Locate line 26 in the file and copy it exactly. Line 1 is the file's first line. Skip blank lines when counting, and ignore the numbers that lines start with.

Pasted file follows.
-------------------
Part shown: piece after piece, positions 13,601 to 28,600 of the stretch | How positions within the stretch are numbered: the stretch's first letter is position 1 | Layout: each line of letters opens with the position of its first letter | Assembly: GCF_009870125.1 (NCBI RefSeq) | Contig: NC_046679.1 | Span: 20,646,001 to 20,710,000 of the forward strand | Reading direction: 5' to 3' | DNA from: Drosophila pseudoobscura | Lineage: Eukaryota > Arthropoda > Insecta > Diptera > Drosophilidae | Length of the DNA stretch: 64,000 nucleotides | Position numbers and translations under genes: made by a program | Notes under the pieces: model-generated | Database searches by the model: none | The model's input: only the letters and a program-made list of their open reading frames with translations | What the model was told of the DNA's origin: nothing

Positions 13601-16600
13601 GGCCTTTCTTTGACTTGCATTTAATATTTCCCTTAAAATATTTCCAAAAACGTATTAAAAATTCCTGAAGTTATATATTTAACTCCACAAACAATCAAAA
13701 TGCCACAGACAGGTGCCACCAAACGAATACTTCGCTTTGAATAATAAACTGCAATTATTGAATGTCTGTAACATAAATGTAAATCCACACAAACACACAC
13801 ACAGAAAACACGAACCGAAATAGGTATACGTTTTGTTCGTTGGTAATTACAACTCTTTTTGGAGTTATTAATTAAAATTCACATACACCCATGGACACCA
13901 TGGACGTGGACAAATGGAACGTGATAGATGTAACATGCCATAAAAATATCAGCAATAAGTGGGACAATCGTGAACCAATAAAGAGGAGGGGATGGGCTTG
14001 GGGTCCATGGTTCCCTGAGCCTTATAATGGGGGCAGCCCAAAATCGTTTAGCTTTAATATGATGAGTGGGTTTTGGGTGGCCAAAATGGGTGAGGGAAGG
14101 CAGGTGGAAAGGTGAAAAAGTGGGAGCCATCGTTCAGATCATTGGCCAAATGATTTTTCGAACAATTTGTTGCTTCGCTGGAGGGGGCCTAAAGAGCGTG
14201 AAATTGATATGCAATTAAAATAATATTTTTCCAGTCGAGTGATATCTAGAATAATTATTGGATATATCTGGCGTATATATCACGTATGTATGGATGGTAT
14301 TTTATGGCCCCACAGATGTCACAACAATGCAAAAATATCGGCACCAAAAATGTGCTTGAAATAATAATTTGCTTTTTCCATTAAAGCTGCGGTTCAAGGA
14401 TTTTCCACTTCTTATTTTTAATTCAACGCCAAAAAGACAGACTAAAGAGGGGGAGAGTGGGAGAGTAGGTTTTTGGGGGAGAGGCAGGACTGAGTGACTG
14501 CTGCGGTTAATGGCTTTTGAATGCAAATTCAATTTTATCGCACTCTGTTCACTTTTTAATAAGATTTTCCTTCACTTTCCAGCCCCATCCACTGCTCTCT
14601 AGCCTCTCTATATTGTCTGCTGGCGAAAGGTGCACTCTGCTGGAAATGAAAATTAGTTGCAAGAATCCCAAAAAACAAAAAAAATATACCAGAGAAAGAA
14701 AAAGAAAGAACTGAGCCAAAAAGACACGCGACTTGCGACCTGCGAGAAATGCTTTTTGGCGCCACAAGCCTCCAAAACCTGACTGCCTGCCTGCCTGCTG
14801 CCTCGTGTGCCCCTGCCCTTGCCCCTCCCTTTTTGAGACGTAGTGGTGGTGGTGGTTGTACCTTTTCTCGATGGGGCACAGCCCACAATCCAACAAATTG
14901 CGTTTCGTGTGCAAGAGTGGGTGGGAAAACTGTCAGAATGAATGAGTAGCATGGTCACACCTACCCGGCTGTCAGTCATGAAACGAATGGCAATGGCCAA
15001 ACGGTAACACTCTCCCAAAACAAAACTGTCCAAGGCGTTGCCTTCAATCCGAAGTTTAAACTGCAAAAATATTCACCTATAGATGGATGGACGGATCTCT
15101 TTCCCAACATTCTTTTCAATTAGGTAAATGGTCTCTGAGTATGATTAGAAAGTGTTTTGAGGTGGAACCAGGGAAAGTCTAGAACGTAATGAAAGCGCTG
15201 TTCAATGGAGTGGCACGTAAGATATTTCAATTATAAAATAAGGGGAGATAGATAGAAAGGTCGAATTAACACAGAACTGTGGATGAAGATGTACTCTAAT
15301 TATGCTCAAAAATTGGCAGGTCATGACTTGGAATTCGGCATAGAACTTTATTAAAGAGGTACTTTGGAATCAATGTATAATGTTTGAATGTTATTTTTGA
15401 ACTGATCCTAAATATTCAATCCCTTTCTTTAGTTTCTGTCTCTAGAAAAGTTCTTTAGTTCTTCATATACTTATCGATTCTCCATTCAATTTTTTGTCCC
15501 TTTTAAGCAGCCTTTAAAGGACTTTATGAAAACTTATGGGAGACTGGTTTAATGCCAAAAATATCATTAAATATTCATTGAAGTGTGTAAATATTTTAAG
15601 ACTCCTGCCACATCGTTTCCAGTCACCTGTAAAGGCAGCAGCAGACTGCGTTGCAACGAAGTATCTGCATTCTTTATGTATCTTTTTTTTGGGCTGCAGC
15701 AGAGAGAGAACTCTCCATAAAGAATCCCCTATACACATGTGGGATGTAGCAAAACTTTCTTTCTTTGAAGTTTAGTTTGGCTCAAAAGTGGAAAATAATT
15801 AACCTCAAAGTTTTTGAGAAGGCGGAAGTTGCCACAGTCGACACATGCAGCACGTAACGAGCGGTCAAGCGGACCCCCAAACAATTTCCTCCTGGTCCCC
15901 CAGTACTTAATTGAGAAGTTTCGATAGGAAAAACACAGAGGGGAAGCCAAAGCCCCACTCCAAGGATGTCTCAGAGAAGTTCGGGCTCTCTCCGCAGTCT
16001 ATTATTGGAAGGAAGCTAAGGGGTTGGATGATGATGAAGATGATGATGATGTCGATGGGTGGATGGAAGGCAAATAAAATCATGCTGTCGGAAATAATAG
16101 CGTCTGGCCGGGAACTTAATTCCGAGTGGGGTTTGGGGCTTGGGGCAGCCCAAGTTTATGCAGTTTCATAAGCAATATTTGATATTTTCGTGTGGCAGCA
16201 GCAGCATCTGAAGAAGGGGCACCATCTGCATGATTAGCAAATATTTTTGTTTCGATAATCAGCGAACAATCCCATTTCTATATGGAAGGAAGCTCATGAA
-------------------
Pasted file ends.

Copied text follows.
15901 CAGTACTTAATTGAGAAGTTTCGATAGGAAAAACACAGAGGGGAAGCCAAAGCCCCACTCCAAGGATGTCTCAGAGAAGTTCGGGCTCTCTCCGCAGTCT